Search Engines: Technology, Society, and Business
Mondays 4:00-6:00pm, (2 units)
2 hours of lecture per week, 1 hour of discussion per week.
Location: 100 Genetics & Plant Biology Bldg
Open to all undergraduate students and designed for
those with little technical background.
Graduate student version of the course)
The organizer, Prof. Marti Hearst,
is an Associate Professor at SIMS, and has done extensive research on search user
interfaces. She was on the Science Advisory Board for Search at Yahoo
from 2004-2005 and for Altavista from 2002-2004.
She will provide the introduction to the course, devise the homework
assignments, and create lectures for topics that are not covered by other speakers.
A set of top-notch experts have agreed to give
lectures for Fall 2005. See the Speaker Schedule.
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The World Wide Web brings much of the world's knowledge into the reach of nearly
everyone with a computer and an internet connection. The availability of
huge quantities of information at our fingertips is transforming government,
business, and many other aspects of society.
For most people, Web search engines (such as Google and Yahoo) are technologies
which have enormous influence on how people find and think about information.
They are the gateways, (or some might argue, gate keepers) to this vast sea of
information. With the rising importance of search engines come new legal,
business, and policy questions and considerations.
This course will examine these issues via a series of lectures from experts in
academia and industry. Students will first gain an understanding of the basics
of how search engines work, and then explore how search engine design impacts
business and culture. Topics include search advertising and auctions, search
and privacy, search ranking, internationalization, anti-spam efforts, local
search, peer-to-peer search, and search of blogs and online communities.
Marti Hearst (firstname.lastname@example.org)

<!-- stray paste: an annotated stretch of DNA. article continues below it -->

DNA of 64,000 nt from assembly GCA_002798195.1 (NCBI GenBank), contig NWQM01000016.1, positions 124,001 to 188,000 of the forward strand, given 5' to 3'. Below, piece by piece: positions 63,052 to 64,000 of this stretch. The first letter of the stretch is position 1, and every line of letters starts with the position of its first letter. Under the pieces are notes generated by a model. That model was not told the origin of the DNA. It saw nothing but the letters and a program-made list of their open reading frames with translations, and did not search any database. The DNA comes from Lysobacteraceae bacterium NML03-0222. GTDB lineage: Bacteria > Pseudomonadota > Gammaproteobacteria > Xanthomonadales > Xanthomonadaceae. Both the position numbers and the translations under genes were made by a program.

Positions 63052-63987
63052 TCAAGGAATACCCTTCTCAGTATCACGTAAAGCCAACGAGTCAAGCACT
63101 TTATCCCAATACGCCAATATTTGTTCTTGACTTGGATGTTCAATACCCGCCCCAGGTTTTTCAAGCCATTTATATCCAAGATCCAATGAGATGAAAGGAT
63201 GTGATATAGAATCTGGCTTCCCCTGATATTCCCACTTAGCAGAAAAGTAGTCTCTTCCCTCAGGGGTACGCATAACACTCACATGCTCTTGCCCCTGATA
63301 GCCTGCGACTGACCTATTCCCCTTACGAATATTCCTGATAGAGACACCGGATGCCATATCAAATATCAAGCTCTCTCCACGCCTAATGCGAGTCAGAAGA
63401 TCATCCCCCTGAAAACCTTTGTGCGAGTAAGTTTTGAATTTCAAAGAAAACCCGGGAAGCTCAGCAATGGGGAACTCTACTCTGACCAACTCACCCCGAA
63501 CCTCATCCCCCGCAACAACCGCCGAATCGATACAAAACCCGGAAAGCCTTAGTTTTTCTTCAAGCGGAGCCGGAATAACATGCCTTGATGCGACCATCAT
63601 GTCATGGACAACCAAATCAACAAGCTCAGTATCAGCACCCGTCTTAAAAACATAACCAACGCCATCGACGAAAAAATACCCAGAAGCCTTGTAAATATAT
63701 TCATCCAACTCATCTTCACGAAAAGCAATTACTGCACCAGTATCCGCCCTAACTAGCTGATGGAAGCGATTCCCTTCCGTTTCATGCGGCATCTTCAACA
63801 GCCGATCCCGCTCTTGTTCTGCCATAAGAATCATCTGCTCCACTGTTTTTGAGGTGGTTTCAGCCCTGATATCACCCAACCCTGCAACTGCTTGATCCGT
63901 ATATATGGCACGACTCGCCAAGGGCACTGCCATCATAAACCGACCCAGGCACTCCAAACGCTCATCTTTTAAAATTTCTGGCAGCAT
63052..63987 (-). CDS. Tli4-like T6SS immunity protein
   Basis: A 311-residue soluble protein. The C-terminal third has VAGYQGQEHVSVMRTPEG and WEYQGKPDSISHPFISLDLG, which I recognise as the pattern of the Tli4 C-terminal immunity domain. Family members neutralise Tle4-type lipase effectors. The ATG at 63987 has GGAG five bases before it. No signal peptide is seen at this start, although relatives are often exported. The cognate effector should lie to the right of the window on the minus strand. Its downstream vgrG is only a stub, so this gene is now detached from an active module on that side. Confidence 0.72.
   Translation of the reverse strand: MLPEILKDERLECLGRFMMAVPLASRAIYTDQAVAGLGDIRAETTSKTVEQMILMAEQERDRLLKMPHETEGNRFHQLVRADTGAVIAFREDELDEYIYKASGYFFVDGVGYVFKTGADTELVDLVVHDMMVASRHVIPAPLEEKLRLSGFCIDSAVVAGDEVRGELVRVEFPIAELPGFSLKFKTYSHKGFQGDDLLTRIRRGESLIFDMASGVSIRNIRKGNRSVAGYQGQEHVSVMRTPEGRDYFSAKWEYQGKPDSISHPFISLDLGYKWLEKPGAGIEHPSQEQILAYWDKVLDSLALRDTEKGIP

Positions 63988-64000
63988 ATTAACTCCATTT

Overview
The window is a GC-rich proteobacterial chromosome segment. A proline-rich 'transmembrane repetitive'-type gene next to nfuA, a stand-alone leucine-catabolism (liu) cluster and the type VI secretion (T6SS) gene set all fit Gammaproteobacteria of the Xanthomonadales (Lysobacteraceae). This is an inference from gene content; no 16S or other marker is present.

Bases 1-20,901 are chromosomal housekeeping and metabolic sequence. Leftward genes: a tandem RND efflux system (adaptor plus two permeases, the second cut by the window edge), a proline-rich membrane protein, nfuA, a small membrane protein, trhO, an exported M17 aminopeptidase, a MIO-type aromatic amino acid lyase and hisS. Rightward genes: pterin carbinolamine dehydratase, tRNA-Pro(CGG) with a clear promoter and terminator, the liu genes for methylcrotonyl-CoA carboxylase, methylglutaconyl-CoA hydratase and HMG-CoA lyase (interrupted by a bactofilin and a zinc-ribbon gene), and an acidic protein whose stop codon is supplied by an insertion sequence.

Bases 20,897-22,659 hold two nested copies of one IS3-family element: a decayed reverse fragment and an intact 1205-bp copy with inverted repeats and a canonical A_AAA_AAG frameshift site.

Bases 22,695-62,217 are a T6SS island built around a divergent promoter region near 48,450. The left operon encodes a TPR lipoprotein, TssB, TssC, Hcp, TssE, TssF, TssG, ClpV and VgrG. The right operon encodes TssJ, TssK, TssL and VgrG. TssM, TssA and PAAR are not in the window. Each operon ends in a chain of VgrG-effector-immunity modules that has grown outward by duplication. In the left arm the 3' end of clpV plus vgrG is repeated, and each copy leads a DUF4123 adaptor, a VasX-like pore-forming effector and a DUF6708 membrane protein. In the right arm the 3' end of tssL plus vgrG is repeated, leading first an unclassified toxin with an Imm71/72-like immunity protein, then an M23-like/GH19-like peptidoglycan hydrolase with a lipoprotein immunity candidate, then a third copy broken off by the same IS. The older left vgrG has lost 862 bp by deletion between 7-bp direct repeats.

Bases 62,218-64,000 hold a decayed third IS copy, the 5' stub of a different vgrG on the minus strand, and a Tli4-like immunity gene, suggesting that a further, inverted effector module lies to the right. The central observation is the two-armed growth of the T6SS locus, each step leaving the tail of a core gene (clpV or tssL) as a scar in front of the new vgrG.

212 South Hall, 510-642-8016
Fredrik Wallenberg (email@example.com)
Hye (Helen) Kim (firstname.lastname@example.org)
The course will consist of one 2-hour lecture per week, and one 1-hour
discussion section per week. Each lecture will be delivered by one or more
experts from academia or industry. Each lecture will include at least 30 minutes
for question-and-answer sessions.
To better understand the issues, it is important to have an understanding of the
underlying technology. Thus, in this course, students will learn and explore the
basics of how search engines work via readings and homework exercises.
Discussion sections will be used for three main purposes: to prepare students
for the next week's lecture, to discuss ideas that came up in lecture, and to
help students with homework assignments, as needed. Homework assignments will
sometimes be exercises to better understand the technology, and will sometimes
consist of answering questions about the content of the lectures, or about other
issues of interest to students.
Please note: the LOCATION of ALL discussion sections has changed to
South Hall, which is the building that SIMS is housed in. It is the
old brick Victorian building that lies west of the Campanile, east of
Wheeler, and south of Doe. (We are moving to South Hall because we
will have access to computer projectors there.) The details are:
Tue 4-5: Room 205 South Hall (FW)
Wed 3-4: CANCELLED
Wed 4-5: Room 205 South Hall (HK)
Thu 3-4: CANCELLED
Students will be required to write a 5-10 page final essay in lieu of a final
exam. Technically-oriented students will be allowed to do a programming project
instead of a final paper. Grading will be a combination of scores for lecture
attendance, homeworks, and the final essay or project. Discussion section
attendance will not be graded.
Grading breakdown: Attendance 50%, Homeworks 25%, Final Project 25%.
There is a required book for this course,
The Search, by John Battelle.
Students are expected to
read the first 3 chapters of this book before the lecture by the
book's author on Sept 12th.
Because the book is new, it is not available for purchase online until
Sept 8. Hence, we have purchased copies of the book which we will be
distributing to students on the first day of class (Monday, Aug 29).
Please bring a check for $19.50 to the first class session; make the
check out to "UC Regents". (We are doing it this way rather than
through the bookstore because the bookstore would have charged the
full price of $25.95 and we were able to obtain the books at a discount.)
Optional Suggested Book for Techies
For computer science students who are interested in
independently studying how search engines work in detail, I strongly
Mining the Web by Soumen Chakrabarti.